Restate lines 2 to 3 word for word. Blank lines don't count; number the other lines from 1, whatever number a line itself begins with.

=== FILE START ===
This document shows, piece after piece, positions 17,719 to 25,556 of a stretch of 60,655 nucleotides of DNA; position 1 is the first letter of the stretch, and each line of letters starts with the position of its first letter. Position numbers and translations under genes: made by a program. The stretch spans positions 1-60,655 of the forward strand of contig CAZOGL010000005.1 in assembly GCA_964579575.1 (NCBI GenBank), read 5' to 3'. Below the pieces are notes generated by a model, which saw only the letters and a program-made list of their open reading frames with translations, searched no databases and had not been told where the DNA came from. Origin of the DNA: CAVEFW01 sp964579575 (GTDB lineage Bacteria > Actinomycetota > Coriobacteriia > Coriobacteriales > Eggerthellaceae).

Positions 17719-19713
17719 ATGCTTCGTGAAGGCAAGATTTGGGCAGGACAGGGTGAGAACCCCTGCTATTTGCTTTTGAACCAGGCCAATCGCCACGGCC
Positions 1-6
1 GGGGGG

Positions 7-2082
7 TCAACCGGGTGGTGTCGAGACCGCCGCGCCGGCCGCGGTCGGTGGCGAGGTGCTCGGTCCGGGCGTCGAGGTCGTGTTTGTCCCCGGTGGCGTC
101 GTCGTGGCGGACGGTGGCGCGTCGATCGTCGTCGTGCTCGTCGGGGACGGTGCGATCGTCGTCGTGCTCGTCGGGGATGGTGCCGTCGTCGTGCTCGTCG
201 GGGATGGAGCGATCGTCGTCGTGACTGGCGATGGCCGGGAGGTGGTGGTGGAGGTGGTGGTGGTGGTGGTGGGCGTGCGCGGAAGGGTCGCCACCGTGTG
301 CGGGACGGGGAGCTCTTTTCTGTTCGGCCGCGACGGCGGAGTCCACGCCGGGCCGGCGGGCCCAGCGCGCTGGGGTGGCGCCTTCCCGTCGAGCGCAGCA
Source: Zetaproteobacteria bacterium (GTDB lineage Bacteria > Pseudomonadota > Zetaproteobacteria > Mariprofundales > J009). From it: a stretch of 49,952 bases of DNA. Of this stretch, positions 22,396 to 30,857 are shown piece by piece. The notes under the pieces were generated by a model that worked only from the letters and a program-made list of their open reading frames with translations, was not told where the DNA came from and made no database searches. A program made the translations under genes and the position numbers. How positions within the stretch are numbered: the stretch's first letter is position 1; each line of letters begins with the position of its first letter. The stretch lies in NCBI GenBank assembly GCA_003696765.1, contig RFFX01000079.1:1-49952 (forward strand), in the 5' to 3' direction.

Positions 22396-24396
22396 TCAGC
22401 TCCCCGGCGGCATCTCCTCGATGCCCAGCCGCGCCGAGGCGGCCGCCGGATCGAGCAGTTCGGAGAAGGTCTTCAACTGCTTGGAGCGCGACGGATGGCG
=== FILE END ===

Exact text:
Positions 17719-19713
17719 ATGCTTCGTGAAGGCAAGATTTGGGCAGGACAGGGTGAGAACCCCTGCTATTTGCTTTTGAACCAGGCCAATCGCCACGGCC